Eureka moments abound in “Jobs,” the new biopic about the life of tech wizard and Apple founder Steve Jobs (Ashton Kutcher). According to this film Jobs grabbed inspiration in the most unlikely of paces, usually accompanied by a wide-eyed look. In fact he spends so much time staring off into space one has to wonder if there isn’t another, more interesting movie playing just off screen.
Early on in the film the Ralph Waldo Emerson quote reminds us that, “Life is a journey, not a destination.” This journey takes us from Jobs’ early days in Paulo Alto, California where he and a motley group of techies began to redefine the way that people interacted with technology, through to his rise and fall as Apple’s CEO and head nerd to his eventual redemption. Strangely, the movie begins with a clip of the older, obviously ill Jobs, but never revisits that flash forward scene or the man’s illness.
“Jobs” serves as a reminder that it is rare to find an extraordinary film about an extraordinary person. Perhaps it is that it’s hard to take “Two and a Half Men” star Kutcher, despite his resemblance to Jobs, seriously in the role of a visionary. Or maybe it’s just a standard movie about a man who made innovation his life’s work. Either way “Jobs” is the kind of movie that feels better suited to television than the movies.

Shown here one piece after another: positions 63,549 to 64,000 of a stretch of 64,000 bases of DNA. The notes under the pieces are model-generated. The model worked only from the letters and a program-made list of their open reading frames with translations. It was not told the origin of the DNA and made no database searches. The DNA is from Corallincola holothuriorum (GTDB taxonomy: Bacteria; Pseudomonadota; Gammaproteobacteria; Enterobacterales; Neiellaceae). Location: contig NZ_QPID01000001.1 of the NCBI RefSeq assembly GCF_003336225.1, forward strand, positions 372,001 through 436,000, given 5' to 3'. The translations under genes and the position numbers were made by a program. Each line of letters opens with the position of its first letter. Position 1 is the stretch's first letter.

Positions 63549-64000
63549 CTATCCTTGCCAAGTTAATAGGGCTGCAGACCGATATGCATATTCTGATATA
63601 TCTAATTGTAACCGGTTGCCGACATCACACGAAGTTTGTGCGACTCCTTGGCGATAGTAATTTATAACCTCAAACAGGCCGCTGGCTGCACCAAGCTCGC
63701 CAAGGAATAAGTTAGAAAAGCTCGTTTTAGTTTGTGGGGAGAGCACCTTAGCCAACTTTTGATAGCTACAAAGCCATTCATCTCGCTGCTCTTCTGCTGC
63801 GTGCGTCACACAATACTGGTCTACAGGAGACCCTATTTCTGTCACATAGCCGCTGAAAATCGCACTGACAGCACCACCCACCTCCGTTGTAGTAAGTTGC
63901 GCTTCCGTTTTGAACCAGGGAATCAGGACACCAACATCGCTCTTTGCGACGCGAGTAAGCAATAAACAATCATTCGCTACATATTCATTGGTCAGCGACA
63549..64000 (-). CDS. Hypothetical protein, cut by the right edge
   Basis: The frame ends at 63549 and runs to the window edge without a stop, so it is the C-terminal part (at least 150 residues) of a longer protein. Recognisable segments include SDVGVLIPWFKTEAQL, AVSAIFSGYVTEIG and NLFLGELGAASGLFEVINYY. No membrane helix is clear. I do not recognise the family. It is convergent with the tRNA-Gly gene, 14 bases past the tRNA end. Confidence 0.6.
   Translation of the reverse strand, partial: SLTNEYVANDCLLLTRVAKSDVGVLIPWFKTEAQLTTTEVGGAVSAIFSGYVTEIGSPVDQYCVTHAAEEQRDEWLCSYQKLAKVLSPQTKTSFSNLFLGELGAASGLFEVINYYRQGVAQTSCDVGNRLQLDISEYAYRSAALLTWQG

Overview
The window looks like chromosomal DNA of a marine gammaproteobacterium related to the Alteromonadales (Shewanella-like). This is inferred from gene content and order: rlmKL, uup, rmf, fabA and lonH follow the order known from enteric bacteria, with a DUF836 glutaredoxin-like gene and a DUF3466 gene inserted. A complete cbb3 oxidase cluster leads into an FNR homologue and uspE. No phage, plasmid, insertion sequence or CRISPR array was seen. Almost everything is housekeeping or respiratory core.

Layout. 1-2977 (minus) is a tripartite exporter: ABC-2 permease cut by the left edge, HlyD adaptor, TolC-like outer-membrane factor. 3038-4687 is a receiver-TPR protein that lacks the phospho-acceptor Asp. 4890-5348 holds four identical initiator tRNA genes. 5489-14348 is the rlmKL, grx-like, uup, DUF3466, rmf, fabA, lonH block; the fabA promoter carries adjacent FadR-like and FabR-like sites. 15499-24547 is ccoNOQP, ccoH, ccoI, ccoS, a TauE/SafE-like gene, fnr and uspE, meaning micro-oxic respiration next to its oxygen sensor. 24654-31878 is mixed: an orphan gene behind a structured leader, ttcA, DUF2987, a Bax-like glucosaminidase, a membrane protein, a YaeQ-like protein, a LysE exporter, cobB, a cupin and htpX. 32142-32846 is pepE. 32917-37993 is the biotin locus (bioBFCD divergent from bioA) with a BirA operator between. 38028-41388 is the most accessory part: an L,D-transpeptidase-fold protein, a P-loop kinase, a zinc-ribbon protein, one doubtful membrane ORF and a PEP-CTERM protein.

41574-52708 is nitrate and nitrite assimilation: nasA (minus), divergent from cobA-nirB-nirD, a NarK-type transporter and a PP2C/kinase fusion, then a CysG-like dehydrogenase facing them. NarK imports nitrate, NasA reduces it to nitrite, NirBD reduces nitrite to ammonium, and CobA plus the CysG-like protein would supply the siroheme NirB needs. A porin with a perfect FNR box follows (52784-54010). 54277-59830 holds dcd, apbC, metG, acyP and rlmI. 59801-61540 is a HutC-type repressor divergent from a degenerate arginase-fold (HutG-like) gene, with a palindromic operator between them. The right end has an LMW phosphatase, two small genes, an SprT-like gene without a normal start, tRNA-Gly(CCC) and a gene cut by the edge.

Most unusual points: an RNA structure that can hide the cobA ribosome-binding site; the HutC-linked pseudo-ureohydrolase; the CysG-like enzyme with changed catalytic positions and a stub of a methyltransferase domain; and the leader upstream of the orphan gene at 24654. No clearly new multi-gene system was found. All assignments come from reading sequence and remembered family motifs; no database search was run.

It doesn’t sugar coat Jobs’ legendary temper. In fact, given the way he behaves for most of the film—dismissing Apple founding father Daniel Kottke (Lucas Haas), or denying paternity of his child—the movie should be called “SOB”, not “Jobs.”
Ripe with inspirational music cues and lines like “There are still those of us who believe in what Apple stood for… what you stood for,” that despite the raw edge to the man’s personality, “Jobs” often plays like a hagiography rather than biography.
A movie about a man driven to excellence should have a bold connection to its subject. Unfortunately “Jobs” feels like an old dial-up connection.